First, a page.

Bertin, Eleanor, Tethered. Big Valley, Canada: Leaf & Blade Publishing, 2020.
Summary from Amazon
Perfectionistic librarian Jacqui Penn is ripped up by the roots when she’s dumped by her longtime boyfriend. Rootless and on the run, she is drawn two thousand miles west across Canada to the last place she ever thought could offer stability—the old homestead where her father grew up.
Renovating the derelict house soon becomes a personal battle as it stubbornly resists her efforts. While Jacqui struggles to renew the home, she spends time with the family Pops bitterly resented. Her hunger for roots grows stronger as she fights to discover the long-buried reasons her father fled the house as a beleaguered teen. But will she ever find the belonging she craves?
Tethered is the latest release in the Mosaic Collection. Eleanor Bertin understands people and what it sometimes takes to get them to come to Christ. For Jacqui it is being stuck in a building alone, without her phone in the middle of a wind storm.
The plot line of Tethered is an interesting one – Jacqui was raised by a non-believer with Communistic-type beliefs and she was in a long-term relationship until the guy decided he wanted a relationship with someone else. Then her father’s brother (whom she didn’t know) died leaving her the family farm. She moves across the country to live on the farm until she can figure out what to do with the farm. In spite of the belief system ingrained in her by her father, Jacqui is drawn to Christ through the love of her father’s sister. Jacqui is a very likable character with a heart open to learning. C.H. has difficult circumstances with his wife in the process of dying from cancer and raising a son with autism. He remains true to his wedding vows in spite of an attraction to Jacqui.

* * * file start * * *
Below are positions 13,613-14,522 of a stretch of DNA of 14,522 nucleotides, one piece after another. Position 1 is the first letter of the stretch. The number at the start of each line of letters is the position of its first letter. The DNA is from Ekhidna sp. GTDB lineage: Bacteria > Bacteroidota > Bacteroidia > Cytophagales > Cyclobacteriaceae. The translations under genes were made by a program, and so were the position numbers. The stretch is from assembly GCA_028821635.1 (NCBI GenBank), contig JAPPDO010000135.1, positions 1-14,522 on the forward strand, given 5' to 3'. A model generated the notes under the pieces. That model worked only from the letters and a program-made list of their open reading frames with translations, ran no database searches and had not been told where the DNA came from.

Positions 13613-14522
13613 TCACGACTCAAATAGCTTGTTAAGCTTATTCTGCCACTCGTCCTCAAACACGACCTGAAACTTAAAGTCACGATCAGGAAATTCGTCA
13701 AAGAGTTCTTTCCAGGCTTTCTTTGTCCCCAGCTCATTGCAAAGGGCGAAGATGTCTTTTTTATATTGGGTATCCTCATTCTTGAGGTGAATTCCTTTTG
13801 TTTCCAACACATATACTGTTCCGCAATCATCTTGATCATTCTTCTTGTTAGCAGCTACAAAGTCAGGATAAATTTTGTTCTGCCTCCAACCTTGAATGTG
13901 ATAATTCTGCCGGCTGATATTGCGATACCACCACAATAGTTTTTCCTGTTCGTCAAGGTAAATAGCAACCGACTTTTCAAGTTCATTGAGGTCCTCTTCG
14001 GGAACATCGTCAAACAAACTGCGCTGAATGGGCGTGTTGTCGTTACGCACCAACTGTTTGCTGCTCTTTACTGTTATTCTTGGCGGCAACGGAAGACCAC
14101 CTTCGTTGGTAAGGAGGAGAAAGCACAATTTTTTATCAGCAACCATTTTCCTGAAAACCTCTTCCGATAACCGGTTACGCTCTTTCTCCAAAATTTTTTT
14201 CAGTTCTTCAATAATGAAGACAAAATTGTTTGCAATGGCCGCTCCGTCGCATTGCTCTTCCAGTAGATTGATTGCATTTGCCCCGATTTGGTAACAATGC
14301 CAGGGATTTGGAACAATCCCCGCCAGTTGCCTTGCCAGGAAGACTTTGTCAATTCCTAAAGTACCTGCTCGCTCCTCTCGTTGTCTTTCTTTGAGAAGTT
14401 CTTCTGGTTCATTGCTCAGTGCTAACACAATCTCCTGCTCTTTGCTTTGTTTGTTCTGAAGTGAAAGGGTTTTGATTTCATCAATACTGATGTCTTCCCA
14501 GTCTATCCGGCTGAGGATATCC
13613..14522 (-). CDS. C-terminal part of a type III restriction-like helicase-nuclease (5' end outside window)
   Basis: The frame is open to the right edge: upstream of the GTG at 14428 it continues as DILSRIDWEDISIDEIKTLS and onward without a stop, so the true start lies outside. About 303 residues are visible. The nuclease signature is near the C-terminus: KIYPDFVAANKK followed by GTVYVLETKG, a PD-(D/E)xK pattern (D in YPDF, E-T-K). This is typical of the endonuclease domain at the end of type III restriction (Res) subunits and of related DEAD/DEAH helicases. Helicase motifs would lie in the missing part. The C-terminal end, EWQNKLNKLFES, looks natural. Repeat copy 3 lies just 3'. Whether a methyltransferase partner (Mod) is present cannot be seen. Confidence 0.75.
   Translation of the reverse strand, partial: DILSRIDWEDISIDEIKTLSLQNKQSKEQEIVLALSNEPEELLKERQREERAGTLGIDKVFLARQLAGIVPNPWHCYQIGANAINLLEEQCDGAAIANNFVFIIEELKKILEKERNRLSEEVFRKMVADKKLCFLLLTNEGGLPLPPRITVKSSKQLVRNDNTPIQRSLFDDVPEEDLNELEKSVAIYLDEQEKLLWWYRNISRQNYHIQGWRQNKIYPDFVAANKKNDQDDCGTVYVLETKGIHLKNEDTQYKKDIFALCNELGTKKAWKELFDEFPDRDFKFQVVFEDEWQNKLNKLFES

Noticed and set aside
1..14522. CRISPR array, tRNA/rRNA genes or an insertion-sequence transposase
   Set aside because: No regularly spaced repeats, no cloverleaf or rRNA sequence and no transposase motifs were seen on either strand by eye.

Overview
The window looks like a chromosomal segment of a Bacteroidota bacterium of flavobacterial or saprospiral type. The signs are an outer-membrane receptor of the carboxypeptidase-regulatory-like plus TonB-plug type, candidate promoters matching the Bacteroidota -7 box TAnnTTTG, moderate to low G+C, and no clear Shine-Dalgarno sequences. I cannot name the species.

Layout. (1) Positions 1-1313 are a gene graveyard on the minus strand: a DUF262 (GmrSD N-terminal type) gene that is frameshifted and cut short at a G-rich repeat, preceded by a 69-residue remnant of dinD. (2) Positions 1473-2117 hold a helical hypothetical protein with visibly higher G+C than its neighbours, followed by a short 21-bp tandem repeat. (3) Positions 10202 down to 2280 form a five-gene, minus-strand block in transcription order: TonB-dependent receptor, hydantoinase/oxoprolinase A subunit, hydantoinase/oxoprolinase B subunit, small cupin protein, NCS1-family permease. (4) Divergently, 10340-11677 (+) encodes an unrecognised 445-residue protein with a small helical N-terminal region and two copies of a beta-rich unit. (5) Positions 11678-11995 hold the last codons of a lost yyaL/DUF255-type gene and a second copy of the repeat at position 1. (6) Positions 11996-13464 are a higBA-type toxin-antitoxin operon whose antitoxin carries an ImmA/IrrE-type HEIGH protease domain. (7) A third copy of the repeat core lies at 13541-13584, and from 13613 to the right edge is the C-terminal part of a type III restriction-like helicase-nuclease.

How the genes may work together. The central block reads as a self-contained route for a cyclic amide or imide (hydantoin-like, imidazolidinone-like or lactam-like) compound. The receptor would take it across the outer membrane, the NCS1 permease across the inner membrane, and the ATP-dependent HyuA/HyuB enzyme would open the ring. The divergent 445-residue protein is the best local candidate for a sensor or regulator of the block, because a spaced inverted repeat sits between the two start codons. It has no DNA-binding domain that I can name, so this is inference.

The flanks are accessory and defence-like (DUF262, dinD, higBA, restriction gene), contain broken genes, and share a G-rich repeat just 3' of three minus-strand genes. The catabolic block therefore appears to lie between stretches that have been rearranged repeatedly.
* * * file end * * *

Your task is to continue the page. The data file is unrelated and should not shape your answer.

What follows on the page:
As a former librarian, I always like to see librarians as characters in a book. I could relate to some of the library incidents that occur. I also enjoyed the characters with disabilities. Books like Tethered show parents and others that their life with a disabled family member may be similar to another family’s.
While there are some repeat characters from Eleanor Bertin’s previous books, Tethered can be read as a stand alone.
Possible Areas of Concern
There is a gay couple in the book, while they are not major characters they do have a part in the plot. There are also several instances of drinking, and one where the main-character gets drunk. These items may be a problem for some audiences.
Tethered is written for the adult audience. I do not think I would place it in a K-12 Christian school library, although it may be appropriate for some church libraries.
I received a complimentary copy of Tethered as a member of the Mosaic Launch Team and JustRead Publicity Tours Blogger Team. This is my honest review.
Tethered (The Mosaic Collection Book 12) is available from Amazon. When you find a book on Library Lady’s Kid Lit that you would like to purchase, I hope you will use the purchase links provided. When you make a purchase through our affiliate links, you support this young adult and children’s literature blog. I am grateful for you. Thank you!